One of the tasks our volunteers undertook in 2016 was a detailed survey of the Calder Catchment tributaries. This surveyed the Hebden Water catchment including Hebden Water, Crimsworth Dene and the river through Nutclough woods.
The picture below is of a section at Crimsworth Dene which is typical of the scenery and the beautiful landscape we live in.
We now have a much better understanding of this part of the catchment and how the rivers may react to rainfall. Our river surveys are assisting in the efforts to identify the most appropriate places to focus on when we are choosing places for Natural Flood Management solutions, such as the ‘Log Jams‘ planned for Hardcastle Crags and Crimsworth Dean.
Get the Google Earth photo map now: download the kml file.
The link above will download the file “Calder Catchment River Network Survey.kml” to your local downloads folder. You can then open the file in Google Earth, where it will appear as an additional item under ‘Temporary Places’.
You will need Google Earth installed, and an internet connection. Google Earth Pro is available as an App, or to download for free here: https://www.google.com/intl/en/earth/download/gep/agree.html using your e-mail address (as your username) and license code GEPFREE.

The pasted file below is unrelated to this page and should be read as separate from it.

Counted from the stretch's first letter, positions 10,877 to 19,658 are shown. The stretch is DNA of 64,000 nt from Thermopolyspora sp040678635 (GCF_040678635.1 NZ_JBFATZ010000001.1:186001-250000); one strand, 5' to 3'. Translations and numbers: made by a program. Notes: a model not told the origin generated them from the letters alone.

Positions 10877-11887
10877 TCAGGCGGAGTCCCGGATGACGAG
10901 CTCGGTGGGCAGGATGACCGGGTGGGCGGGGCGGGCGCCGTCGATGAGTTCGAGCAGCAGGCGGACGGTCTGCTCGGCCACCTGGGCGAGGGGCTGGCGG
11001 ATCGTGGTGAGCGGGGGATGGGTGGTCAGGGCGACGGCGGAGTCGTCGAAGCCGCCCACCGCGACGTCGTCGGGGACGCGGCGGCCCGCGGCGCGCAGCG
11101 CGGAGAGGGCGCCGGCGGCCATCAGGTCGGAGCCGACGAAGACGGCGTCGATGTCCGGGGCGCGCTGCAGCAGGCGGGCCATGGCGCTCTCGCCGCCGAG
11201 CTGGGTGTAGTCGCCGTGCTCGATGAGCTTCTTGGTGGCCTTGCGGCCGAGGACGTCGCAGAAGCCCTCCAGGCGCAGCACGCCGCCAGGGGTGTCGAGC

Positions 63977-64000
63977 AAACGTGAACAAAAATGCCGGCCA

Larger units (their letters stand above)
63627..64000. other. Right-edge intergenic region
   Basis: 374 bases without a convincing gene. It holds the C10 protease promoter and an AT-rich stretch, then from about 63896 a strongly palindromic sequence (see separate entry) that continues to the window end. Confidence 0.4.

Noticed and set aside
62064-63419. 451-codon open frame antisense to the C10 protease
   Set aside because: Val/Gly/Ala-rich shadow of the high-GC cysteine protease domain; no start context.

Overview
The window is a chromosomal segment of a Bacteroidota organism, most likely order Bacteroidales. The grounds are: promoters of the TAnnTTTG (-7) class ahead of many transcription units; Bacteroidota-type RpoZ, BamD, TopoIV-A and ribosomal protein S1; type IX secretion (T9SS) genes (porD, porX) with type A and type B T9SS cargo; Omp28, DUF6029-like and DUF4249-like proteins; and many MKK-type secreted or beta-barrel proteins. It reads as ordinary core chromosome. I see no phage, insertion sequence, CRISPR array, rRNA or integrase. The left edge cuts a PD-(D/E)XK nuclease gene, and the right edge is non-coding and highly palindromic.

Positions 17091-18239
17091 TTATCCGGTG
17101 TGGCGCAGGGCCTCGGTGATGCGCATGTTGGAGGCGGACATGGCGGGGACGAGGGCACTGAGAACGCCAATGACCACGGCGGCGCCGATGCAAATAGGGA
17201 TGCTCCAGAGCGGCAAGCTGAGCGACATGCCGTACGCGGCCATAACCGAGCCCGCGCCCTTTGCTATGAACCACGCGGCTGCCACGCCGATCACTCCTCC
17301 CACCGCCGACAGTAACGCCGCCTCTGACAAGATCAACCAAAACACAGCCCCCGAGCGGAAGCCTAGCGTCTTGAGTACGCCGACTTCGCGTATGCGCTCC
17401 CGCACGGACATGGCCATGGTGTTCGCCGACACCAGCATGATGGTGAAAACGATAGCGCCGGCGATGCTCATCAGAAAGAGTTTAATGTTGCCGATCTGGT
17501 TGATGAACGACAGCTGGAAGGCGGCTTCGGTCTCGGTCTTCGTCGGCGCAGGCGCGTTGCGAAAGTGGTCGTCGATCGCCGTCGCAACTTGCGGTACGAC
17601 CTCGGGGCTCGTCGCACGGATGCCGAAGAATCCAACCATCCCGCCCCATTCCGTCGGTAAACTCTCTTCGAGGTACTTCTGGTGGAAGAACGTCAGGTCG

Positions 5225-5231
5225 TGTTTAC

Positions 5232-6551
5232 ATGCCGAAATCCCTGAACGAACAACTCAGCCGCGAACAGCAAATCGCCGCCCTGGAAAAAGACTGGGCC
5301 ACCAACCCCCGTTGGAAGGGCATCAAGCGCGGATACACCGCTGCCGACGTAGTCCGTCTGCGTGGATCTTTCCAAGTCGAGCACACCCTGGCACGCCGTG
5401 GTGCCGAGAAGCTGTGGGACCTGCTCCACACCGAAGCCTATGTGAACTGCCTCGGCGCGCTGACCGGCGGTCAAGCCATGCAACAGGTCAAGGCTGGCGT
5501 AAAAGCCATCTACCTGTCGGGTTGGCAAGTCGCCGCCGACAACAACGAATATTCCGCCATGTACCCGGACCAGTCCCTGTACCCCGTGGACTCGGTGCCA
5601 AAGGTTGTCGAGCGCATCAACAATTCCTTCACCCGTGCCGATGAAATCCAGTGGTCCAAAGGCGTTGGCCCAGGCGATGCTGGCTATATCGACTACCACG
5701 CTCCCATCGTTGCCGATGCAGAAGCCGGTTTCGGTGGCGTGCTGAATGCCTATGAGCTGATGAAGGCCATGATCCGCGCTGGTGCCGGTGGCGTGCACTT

The photographs from the tributaries survey work are all geo-referenced, and uploaded to our Google Earth map, so that we can easily see where we have been, and refer to the photographs.
The reference numbers relate to a detailed spreadsheet (available on request) containing information on river width and depth, plus other notes.
Information in the spreadsheet is accurate, the photo locations on the Google Earth map are more approximate, based on internal GPS of photographic devices, rather than the accurate survey information contained in the spreadsheet. If you require the detailed and accurate information for flood modelling, do get in touch and we can make it available.
If you are just interested to see what we have been doing, the Google Earth map offers an interesting overview of the catchment, and a sense of the scale of our volunteer’s efforts.
We have done a lot, but there is plenty still to go. The map is updated each time we have been out collecting more data, check back to watch it develop!
The Google Earth file is arranged in layers, so you see an overview, or zoom in to find a tributary